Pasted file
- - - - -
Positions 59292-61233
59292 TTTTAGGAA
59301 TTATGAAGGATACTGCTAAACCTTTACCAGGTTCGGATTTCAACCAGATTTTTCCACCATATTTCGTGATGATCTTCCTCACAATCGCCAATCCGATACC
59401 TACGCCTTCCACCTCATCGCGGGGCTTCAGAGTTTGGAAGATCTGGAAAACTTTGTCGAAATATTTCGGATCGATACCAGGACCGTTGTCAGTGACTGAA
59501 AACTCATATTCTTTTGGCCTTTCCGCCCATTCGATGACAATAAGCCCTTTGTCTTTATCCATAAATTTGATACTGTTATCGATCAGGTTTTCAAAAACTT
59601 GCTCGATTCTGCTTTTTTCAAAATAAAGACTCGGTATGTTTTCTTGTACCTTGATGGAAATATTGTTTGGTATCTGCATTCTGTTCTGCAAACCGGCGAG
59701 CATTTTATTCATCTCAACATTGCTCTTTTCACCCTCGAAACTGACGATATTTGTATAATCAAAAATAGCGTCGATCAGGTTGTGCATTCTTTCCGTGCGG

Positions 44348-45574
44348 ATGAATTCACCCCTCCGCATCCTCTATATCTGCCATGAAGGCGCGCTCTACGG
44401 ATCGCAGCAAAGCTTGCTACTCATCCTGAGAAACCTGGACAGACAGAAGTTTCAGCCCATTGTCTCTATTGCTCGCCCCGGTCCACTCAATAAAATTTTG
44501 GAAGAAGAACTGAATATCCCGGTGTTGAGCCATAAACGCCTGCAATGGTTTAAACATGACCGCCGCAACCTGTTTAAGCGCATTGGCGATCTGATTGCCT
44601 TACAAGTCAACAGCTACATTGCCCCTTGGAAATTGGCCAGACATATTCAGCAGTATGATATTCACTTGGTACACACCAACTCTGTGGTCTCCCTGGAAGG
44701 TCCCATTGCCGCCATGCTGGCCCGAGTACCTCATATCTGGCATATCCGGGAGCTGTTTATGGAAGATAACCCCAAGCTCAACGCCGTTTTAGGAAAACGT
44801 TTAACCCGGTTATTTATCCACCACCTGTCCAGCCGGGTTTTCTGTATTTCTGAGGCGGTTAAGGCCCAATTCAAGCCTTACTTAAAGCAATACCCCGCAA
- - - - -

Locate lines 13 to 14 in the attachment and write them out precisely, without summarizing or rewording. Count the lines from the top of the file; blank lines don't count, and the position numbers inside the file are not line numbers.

44701 TCCCATTGCCGCCATGCTGGCCCGAGTACCTCATATCTGGCATATCCGGGAGCTGTTTATGGAAGATAACCCCAAGCTCAACGCCGTTTTAGGAAAACGT
44801 TTAACCCGGTTATTTATCCACCACCTGTCCAGCCGGGTTTTCTGTATTTCTGAGGCGGTTAAGGCCCAATTCAAGCCTTACTTAAAGCAATACCCCGCAA